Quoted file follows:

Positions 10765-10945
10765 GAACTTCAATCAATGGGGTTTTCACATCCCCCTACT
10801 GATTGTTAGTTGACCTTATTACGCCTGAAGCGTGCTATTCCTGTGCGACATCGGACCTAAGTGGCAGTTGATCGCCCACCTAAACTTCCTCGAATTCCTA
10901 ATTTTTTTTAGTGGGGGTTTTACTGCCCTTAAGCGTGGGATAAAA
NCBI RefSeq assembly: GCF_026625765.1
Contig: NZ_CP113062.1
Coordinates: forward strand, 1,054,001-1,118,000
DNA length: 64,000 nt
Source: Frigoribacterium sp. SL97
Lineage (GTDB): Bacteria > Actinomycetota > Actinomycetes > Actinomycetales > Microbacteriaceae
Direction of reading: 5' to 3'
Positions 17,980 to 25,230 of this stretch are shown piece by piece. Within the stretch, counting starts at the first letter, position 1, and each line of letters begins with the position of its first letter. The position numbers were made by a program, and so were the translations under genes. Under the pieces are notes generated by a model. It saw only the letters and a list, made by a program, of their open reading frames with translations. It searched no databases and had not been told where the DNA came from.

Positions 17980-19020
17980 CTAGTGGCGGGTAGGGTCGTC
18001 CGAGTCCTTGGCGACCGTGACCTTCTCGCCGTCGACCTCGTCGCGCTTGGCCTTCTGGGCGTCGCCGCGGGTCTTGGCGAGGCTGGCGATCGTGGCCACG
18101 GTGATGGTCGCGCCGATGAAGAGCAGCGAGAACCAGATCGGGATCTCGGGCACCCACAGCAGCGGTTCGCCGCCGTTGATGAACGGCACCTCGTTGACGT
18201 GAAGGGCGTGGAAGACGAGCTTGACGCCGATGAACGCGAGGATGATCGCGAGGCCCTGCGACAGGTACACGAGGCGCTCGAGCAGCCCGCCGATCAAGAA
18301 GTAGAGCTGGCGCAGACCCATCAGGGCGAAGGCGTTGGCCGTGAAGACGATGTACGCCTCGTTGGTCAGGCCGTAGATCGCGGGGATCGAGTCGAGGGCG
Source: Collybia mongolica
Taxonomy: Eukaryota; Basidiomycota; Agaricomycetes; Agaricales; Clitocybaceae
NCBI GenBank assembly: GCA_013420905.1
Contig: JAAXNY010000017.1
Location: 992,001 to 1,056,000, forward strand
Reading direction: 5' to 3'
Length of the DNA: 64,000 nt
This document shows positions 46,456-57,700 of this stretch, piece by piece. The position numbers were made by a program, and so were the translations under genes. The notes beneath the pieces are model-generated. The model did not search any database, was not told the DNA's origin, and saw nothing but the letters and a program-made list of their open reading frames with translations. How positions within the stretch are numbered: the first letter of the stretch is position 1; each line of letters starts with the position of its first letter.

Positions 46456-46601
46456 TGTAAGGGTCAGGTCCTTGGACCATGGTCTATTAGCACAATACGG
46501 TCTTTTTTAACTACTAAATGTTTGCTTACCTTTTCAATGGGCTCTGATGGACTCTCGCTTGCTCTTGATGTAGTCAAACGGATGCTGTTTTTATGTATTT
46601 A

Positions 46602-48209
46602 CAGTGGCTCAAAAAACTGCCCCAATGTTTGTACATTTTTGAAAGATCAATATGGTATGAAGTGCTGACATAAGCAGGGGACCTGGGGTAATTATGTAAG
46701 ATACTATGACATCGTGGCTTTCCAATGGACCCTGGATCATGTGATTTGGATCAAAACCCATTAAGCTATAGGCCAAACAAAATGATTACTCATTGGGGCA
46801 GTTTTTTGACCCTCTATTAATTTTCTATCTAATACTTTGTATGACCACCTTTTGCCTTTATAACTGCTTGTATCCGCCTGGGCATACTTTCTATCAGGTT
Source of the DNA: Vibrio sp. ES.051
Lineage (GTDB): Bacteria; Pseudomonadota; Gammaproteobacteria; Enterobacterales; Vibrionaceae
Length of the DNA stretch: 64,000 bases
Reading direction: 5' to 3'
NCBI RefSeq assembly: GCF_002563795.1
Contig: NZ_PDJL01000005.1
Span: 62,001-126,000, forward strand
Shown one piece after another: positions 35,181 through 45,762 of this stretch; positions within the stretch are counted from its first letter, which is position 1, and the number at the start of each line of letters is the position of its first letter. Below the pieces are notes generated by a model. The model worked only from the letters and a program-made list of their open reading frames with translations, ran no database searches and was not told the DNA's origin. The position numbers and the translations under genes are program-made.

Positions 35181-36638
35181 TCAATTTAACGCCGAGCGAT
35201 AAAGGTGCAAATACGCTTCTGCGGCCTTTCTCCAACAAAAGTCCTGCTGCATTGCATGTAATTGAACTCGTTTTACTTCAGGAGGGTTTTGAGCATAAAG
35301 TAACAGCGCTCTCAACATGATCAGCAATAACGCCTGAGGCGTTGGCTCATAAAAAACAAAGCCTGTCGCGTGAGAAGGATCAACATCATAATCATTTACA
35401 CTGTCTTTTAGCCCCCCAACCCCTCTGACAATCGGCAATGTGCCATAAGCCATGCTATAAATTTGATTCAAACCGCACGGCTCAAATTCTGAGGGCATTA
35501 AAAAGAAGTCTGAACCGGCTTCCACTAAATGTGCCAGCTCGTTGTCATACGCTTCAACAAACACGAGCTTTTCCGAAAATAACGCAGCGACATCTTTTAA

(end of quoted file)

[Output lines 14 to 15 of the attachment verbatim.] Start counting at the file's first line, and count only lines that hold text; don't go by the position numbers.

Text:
17980 CTAGTGGCGGGTAGGGTCGTC
18001 CGAGTCCTTGGCGACCGTGACCTTCTCGCCGTCGACCTCGTCGCGCTTGGCCTTCTGGGCGTCGCCGCGGGTCTTGGCGAGGCTGGCGATCGTGGCCACG